Hopping out of my taxi (and after being charged three times the usual price. And that was with some serious haggling to even get it that low), my taxi driver yelled across to a young teen lounging against a wall to show me the way to my hostel despite my protestations. The teen went to go grab my backpack for me which I declined, ignored my refusal for his help and my statement that I wasn’t going to give him any money, and took off into the narrow streets of the medina beckoning me to follow him. There were actually strategic signs on the the street corners that pointed the way to my hostel so I in fact really did not need this kid’s help. But I wasn’t surprised when on arrival to my hostel, 50 dirhams was asked for. He wasn’t pleased when I pointed out that I in fact had said repeatedly during the walk that he wasn’t getting any money from me, and I ended up telling him to f*** off as I stepped through the door into my hostel.
Talking to the other people in my room, I was really glad I had been so rude to the kid after hearing their stories of how they’d also been forcibly guided to the hostel. Then on leaving the hostel after an hour or two, their ‘guides’ were still waiting outside for payment. At least my kid wasn’t waiting for me later when I emerged to grab some dinner.
I also need to point out something. So far this post has been quite negative about the Moroccan people. But in fact the majority of the people are really friendly and are not trying to rip-off tourists. It’s just a much more intrusive type of friendliness than what most people are used to as it’s such a normal thing in their culture to chat with strangers and invite them over for dinner. In fact if the Moroccan sitting next to you in the park or cafe didn’t attempt to talk to you, I would be very surprised. But usually I found if someone is asking you where you are from and if it’s your first day in [insert Moroccan city name here], and i.e. estimating how much money you are likely to have along with if you have an idea of the local prices yet, it’s a good idea to be initially suspicious.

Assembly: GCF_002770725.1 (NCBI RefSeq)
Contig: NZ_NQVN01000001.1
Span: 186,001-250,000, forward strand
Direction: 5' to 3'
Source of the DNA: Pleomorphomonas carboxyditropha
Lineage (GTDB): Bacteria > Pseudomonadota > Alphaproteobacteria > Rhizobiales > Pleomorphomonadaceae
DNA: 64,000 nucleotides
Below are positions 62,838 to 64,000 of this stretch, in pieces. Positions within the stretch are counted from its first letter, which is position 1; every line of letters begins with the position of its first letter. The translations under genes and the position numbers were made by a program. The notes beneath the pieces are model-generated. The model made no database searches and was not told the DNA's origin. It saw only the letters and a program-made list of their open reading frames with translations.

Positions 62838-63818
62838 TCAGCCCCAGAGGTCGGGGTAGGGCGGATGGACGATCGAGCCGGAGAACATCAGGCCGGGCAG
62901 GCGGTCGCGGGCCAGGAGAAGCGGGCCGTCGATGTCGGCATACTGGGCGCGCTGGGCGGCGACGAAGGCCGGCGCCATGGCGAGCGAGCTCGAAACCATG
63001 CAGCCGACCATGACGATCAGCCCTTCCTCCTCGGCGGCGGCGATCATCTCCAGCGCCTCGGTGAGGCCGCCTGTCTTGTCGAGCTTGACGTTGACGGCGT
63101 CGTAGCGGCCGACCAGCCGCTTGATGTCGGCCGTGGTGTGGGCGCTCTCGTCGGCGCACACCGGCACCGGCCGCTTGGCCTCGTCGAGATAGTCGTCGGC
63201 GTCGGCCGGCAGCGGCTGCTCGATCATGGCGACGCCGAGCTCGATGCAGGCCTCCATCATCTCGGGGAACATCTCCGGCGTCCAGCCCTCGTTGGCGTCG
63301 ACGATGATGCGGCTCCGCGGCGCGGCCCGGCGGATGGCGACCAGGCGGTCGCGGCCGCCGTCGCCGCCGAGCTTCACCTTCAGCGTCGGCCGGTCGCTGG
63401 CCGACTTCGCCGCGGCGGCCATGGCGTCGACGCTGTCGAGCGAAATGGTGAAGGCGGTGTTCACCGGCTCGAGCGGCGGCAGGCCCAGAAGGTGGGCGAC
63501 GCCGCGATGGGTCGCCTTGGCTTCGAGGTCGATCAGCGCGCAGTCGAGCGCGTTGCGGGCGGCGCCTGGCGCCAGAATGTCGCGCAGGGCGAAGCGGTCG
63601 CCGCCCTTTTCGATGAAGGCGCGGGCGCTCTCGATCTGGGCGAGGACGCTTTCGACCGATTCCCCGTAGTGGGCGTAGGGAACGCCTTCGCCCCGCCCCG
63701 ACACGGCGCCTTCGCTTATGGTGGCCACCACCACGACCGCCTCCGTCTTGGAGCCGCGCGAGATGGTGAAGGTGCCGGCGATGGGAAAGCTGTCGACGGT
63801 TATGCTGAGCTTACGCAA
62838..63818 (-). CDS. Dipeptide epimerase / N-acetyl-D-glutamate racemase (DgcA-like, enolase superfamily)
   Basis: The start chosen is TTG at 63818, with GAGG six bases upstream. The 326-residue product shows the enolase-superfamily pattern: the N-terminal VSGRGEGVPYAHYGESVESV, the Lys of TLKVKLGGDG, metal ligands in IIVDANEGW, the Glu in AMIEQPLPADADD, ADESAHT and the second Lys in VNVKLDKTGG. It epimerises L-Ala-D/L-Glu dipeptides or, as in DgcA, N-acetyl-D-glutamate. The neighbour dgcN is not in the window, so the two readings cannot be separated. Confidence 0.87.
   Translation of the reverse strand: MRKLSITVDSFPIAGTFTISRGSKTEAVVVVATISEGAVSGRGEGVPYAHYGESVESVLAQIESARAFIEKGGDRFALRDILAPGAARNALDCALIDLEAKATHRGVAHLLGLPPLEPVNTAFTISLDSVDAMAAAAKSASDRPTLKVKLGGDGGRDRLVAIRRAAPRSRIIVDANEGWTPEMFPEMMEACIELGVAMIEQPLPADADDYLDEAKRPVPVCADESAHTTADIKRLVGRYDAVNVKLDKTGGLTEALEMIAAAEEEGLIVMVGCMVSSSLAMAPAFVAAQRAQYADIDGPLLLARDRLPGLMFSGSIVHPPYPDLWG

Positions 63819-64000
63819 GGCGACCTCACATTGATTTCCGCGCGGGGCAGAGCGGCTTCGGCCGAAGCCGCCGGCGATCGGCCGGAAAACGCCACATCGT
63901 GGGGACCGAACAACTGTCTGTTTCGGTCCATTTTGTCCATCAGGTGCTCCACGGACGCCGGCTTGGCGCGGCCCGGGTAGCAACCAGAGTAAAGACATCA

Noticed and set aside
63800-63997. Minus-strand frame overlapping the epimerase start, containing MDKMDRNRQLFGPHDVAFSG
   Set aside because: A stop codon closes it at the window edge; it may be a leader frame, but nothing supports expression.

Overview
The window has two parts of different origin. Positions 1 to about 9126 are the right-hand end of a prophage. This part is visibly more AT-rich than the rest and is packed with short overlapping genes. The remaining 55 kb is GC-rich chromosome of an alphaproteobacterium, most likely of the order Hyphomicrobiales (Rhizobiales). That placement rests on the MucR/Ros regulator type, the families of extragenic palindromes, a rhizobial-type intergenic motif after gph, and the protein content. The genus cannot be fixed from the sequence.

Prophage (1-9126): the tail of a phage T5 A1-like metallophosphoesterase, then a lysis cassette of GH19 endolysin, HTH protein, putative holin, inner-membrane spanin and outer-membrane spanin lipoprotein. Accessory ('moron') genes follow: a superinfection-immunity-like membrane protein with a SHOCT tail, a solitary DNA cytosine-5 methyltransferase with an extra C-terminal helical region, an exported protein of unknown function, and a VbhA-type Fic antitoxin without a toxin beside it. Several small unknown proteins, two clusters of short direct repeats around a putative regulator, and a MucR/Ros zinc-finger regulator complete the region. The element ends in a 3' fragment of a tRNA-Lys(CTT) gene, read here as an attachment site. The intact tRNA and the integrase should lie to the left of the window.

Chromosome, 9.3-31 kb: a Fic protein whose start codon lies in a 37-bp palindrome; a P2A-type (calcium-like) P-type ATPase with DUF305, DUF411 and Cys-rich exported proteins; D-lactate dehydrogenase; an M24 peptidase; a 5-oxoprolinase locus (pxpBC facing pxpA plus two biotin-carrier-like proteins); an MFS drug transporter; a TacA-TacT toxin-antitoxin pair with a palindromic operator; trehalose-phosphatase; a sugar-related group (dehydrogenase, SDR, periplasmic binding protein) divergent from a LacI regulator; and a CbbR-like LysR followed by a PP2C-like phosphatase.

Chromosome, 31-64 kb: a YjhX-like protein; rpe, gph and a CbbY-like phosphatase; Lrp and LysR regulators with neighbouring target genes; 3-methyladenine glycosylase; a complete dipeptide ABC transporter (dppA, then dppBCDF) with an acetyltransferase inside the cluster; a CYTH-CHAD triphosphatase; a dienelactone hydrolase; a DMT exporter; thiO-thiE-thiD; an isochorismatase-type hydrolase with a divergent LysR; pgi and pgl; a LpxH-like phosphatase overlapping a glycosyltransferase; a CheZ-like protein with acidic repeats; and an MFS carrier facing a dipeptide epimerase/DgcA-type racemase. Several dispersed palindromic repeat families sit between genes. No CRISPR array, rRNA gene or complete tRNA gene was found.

Overall I did love my time in Morocco and felt like I got a really good dose of culture shock. So don’t let me put you off travelling there. Because you will fall into an unexpected love affair with Morocco.
For dinner that night I had the first of many tagines. A tagine is a slow cooked meal with steam inside a clay dish. It was delicious and cheap. The restaurant man surprised me with how many languages he was fluent in (five!) and I wandered back to my hostel happy and full.
A chicken tagine with couscous, potato and caramelised onion
The next day I dedicated to wandering around the city and medina in the warm sunshine. Getting lost in the streets many times is part of the fun. Watching the locals and learning about their customs and style of dressing. Feeling unexpectedly very attractive as being a foreign woman, and especially with being a blonde, every man you walk past gives a lot of intense eye contract. And the occasional one will ask if you want some sex. And how nice your ass is. But more on this in another post.
Some Moroccan spices
Clay tangine dishes for sale
Tangier beach. The ‘hump’ of white coloured city in the middle is the medina which is where my hostel was
Moroccan kids having some beach fun
A fisherman trying to catch his dinner. Notice the hungry cat watching hopefully
A starving cat rifling through the rubbish on top of a tree
Where I stayed: The Melting Pot Tangier
Price: €13 in a 8 bed dorm
Overall: My favourite out of all of the Melting Pot hostels. It was a genuine Arabic building with low Moroccan arches and narrow stairways. There was a large square open shaft in the middle of each floor that went from the bottom of the building to the top letting in lots of natural light. All beautifully painted in bright colours and patterns. The atmosphere was very friendly with the staff joining in for drinks and shisha in the evenings. It was definitely quite a noisy hostel at night however as the big open shaft didn’t block any of the noise from the parties up on the rooftop terrace.